MONTPELIER, Vt. (AP) — As states open insurance marketplaces amid uncertainty about whether they’re a solution for health care, Vermont is eyeing a bigger goal, one that more fully embraces a government-funded model.
The state has a planned 2017 launch of the nation’s first universal health care system, a sort of modified Medicare-for-all that has long been a dream for many liberals.
The plan is especially ambitious in the current atmosphere surrounding health care in the United States. Republicans in Congress balk at the federal Patient Protection and Affordable Care Act (PPACA) years after it was signed into law. States are still negotiating their terms for implementing it. And some major employers have begun to drastically limit their offerings of employee health insurance, raising questions about the future of the industry altogether.
In such a setting, Vermont’s plan looks more and more like an anomaly. It combines universal coverage with new cost controls in an effort to move away from a system in which the more procedures doctors and hospitals perform, the more they get paid, to one in which providers have a set budget to care for a set number of patients.
The result will be health care that’s “a right and not a privilege,” Gov. Peter Shumlin said.
Where some governors have backed off the politically charged topic of health care, Shumlin recently surprised many by digging more deeply into it. In an interview with a newspaper’s editorial board, he reversed himself somewhat on earlier comments that Vermont would wait to figure out how to pay for the new system. He said he expects a payroll tax to be a main source of funding, giving for the first time a look at how he expects the plan to be paid for.
The reasons tiny Vermont may be ripe for one of the costliest and most closely watched social experiments of its time?
It’s the most liberal state in the country, according to Election Day exit polls. Democrats hold the governor’s office and big majorities in both houses of the Legislature.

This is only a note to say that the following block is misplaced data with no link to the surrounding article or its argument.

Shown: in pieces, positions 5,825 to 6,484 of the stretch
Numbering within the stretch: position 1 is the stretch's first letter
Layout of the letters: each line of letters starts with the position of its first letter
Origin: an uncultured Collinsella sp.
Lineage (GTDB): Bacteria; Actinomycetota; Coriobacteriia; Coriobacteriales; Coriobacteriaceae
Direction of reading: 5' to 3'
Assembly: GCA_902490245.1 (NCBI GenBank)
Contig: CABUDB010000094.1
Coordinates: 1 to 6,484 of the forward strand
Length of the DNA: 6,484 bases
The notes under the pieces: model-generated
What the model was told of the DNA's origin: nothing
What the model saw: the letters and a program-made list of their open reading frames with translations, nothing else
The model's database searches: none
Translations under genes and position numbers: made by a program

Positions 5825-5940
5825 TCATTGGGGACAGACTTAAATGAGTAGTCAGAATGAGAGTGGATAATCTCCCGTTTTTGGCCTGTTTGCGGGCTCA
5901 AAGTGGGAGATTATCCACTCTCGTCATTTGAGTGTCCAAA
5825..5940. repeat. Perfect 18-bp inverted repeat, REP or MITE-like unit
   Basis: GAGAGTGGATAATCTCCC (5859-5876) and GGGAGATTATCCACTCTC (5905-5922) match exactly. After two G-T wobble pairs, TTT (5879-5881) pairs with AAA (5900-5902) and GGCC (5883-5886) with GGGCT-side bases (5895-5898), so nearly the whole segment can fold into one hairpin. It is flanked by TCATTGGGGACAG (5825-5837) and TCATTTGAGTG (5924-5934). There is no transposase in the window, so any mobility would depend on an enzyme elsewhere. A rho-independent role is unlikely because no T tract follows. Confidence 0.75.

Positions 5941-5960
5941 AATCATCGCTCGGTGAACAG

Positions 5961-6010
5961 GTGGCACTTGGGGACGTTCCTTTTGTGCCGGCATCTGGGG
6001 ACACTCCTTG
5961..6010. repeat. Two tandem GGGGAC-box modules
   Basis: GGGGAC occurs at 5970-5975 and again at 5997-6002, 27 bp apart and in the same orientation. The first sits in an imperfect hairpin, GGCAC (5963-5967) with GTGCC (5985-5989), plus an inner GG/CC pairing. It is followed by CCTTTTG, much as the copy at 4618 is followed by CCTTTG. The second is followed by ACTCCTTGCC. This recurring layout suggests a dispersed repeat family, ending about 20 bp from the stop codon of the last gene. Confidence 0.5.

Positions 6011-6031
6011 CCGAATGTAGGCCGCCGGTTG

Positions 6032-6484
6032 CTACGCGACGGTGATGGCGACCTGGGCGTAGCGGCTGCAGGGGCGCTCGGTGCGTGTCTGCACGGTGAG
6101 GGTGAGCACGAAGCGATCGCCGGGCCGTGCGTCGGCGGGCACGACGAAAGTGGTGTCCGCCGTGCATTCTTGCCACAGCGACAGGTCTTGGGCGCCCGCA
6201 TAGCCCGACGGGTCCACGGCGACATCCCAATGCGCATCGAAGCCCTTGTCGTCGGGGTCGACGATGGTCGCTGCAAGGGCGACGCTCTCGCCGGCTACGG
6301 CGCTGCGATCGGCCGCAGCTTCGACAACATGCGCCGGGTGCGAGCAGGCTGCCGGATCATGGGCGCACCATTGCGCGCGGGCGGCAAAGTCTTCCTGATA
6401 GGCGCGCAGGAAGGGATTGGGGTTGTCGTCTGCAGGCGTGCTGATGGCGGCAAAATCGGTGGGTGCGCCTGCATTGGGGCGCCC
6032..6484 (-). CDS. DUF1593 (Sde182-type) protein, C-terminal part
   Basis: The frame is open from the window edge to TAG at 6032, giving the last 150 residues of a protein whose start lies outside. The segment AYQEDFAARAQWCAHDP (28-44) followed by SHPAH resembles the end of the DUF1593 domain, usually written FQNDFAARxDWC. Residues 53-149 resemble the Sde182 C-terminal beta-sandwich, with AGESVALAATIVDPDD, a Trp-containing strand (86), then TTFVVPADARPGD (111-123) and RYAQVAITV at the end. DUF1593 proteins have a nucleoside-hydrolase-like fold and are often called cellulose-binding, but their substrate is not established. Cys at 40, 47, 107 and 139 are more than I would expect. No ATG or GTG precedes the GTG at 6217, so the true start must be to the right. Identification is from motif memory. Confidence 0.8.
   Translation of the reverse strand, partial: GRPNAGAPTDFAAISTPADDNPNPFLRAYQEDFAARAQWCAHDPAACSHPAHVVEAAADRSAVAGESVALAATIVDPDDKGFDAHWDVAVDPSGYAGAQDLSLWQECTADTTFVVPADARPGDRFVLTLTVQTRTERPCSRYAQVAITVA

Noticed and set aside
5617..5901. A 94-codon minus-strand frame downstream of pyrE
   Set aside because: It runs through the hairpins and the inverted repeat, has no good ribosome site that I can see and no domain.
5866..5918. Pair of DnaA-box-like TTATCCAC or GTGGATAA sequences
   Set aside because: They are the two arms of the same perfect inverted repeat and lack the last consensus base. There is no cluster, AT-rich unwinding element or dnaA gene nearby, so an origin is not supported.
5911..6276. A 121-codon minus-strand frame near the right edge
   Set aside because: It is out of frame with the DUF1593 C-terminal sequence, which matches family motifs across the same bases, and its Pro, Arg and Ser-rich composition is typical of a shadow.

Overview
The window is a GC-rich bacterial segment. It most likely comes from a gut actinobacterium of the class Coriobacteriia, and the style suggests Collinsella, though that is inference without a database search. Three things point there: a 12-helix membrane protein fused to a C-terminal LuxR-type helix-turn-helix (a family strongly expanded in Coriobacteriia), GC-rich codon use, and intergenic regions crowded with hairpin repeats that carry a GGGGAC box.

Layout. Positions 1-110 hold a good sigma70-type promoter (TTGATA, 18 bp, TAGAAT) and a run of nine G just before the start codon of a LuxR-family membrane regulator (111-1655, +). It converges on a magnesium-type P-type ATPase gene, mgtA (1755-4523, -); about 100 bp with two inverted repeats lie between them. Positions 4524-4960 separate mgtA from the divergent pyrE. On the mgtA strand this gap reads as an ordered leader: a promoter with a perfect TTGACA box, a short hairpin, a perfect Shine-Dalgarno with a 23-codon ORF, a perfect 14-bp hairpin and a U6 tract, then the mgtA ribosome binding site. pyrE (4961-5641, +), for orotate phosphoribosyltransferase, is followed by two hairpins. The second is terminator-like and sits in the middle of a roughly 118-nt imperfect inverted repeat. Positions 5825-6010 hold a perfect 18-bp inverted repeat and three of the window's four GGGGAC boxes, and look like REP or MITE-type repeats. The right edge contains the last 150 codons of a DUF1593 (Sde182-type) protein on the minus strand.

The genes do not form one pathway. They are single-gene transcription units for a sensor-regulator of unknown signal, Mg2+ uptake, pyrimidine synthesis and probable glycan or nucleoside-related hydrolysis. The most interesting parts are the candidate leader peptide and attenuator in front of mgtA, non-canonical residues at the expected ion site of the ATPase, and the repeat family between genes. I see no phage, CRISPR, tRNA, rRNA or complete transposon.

It has a tradition of activism. Several times in recent years, hundreds of people have rallied in Montpelier for a campaign advocating that health care is a human right.
It’s small. With a population of about 626,000 and just 15 hospitals, all nonprofits, Vermont is seen by policy experts as a manageable place to launch a universal health care project.
“Within a state like Vermont, it should be much more possible to actually get all of the stakeholders at the table,” said Shana Lavarreda, director of health insurance studies at the University of California at Los Angeles’ Center for Health Policy Research.
Vermont’s small size also is often credited with helping preserve its communitarian spirit. People in its towns know one another and are willing to help in times of need.
“The key is demography,” said University of Vermont political scientist Garrison Nelson. Discussions about health policy “can be handled on a relative face-to-face basis,” he said.
Vermont also has little income diversity, Nelson said. In general, people with lower incomes who don’t pay into a health care system make it costlier for other people.
Then there’s the fact that Vermont is close to universal health care already. Lavarreda noted that the state became a leader in insuring children in the 1990s. Now 96 percent of Vermont children have coverage, and 91 percent of the overall population does, second only to Massachusetts.
At this stage, no one knows whether state-level universal health care will succeed, and it’s an open question as to whether Vermont can work as a model for other states.
“Developing a single-payer system for Vermont is a lot easier than in California or Texas or New York state,” said U.S. Sen. Bernie Sanders, using an industry term to describe a system in which health care is paid for by a single entity.